Samples were used in PCR assays to test for the presence of target regions of the following genes: a) tomato actin, b) papaya actin, and c) TYLCV C3. The actin assays were used to ensure that host-plant DNA was present in samples and that no contamination occurred between samples. The TYLCV C3 assay was used to check samples for the presence of TYLCV. The papaya actin primers and thermocycler conditions were identical to McCafferty et al. (2006) with the exception that the denaturing temperature was lowered to 94 °C. The tomato actin and TYLCV C3 primers used were described in Sinisterra et al. (2005). Thermocycler conditions were modified from Sinisterra et al. (2005) for amplifying genomic DNA. Thermocycler conditions for tomato actin were 35 cycles of 30 s each at 94 °C, 30 s at 58 °C, and 30 s at 72 °C. The thermocycler conditions for TYLCV C3 were 35 cycles of 15 s each at 94 °C, 40 s at 46.5 °C, and 60 s at 72 °C. Each PCR was preceded by a denaturing step at 94 °C for 2 min and ended with a final elongation at 72 °C for 10 min. The PCR products were analyzed on a 1% agarose gel.
Tomato actin primers produced the expected ∼240 base pair PCR product only in tomato for all sampling dates. Papaya actin primers produced the expected ∼200 base pair PCR product only in papaya for all sampling dates. TYLCV C3 primers only produced the expected ∼200 base pair PCR product in healthy tomato exposed to viruliferous whiteflies. None of the papaya plants showed evidence of infection with TYLCV. Data shown in Fig. 1 are for 121 d following virus exposure and are identical to the results found at 32, 47, 61, and 91 d post-exposure.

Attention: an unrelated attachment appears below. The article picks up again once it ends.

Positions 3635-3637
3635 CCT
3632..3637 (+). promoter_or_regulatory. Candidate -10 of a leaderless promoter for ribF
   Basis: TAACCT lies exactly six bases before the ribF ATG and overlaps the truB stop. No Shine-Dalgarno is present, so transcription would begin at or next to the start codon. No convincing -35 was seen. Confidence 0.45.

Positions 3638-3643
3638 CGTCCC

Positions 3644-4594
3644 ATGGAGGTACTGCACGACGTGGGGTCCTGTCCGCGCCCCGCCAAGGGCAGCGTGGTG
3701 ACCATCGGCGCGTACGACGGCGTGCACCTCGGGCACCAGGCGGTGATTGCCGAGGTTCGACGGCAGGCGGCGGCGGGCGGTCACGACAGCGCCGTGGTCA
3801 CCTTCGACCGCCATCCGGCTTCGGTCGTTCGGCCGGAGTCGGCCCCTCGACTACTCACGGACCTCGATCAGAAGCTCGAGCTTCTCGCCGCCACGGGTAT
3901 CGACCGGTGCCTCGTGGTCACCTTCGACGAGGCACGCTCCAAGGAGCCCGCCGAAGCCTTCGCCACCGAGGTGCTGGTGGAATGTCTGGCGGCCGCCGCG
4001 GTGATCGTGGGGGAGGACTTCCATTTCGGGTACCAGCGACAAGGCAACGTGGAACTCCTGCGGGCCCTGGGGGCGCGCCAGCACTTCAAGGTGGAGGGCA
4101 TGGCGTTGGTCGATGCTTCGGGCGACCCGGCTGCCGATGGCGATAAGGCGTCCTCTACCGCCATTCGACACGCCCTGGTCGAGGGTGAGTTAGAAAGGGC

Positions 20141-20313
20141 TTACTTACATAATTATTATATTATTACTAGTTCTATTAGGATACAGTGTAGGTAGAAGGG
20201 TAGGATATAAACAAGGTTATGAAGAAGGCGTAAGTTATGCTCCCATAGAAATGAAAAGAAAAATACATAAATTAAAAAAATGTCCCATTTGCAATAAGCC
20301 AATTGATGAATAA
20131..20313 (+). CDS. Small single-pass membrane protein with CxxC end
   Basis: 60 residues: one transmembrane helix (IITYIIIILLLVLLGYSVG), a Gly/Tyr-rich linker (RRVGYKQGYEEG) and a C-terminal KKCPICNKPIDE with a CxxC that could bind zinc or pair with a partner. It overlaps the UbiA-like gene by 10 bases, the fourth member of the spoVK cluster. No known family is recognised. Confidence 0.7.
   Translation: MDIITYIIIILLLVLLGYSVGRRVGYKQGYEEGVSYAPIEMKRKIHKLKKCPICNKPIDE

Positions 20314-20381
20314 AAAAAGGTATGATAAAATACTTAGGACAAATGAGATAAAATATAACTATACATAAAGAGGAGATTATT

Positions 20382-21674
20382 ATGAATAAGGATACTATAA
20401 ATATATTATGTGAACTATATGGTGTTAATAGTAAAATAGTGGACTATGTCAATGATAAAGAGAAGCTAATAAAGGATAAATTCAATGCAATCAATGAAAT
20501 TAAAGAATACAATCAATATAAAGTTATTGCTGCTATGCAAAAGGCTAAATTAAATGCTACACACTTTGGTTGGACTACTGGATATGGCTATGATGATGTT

Whiteflies preferred tomato to papaya under choice conditions. Papaya, however, is a known reproductive host of the sweetpotato whitefly (Costa et al. 1993; Anderson et al. 2005) and sweet potato whiteflies oviposit and remain viable after 96 h on papaya plants under no-choice conditions (Dickey personal observation). Thus both the primary literature and personal observations provide evidence that adult whiteflies fed on and exposed papaya plants to TYLCV under the no-choice conditions described herein. Only one variety of papaya, ‘Maradol’, was exposed to TYLCV and other varieties of papaya should also be screened prior to their use as banker plants in tomato production.
Tomato yellow leaf curl virus is among the most damaging disease causing agents in tropical and subtropical cultivated tomato worldwide, rendering its Bemisia tabaci biotype B whitefly vector a principal target of insecticides. The papaya banker plant system holds great potential as a non-chemical alternative by supporting a self-sustaining refuge for whitefly parasitoids (Xiao et al. 2011). Employing such strategies will reduce insecticide applications and the associated risk of insecticide resistance developing in whitefly populations. However, it is critical that a refuge for natural enemies of whitefly, not simultaneously harbor TYLCV. The demonstration that papaya is not a host of TYLCV is an important step toward integration of the papaya banker plant system in greenhouse cultivation of tomato. Furthermore, the observation of strong preference for tomato when given a choice suggests that if tomato is available, B. tabaci may largely avoid papaya banker plants. This report lends further support for the adoption of the papaya banker plant system in reduced-chemical management of sweetpotato whitefly in tomato greenhouses.
Tomato yellow leaf curl virus and its vector, the sweetpotato whitefly threatens the economic value of tomato production. Use of papaya as a banker plant for whitefly biological control agents shows promise as a whitefly management strategy. This report shows that ‘Maradol’ papaya is not a host for tomato yellow leaf-curl virus, thus strengthening the case for adopting the papaya banker plant system in greenhouse tomato production.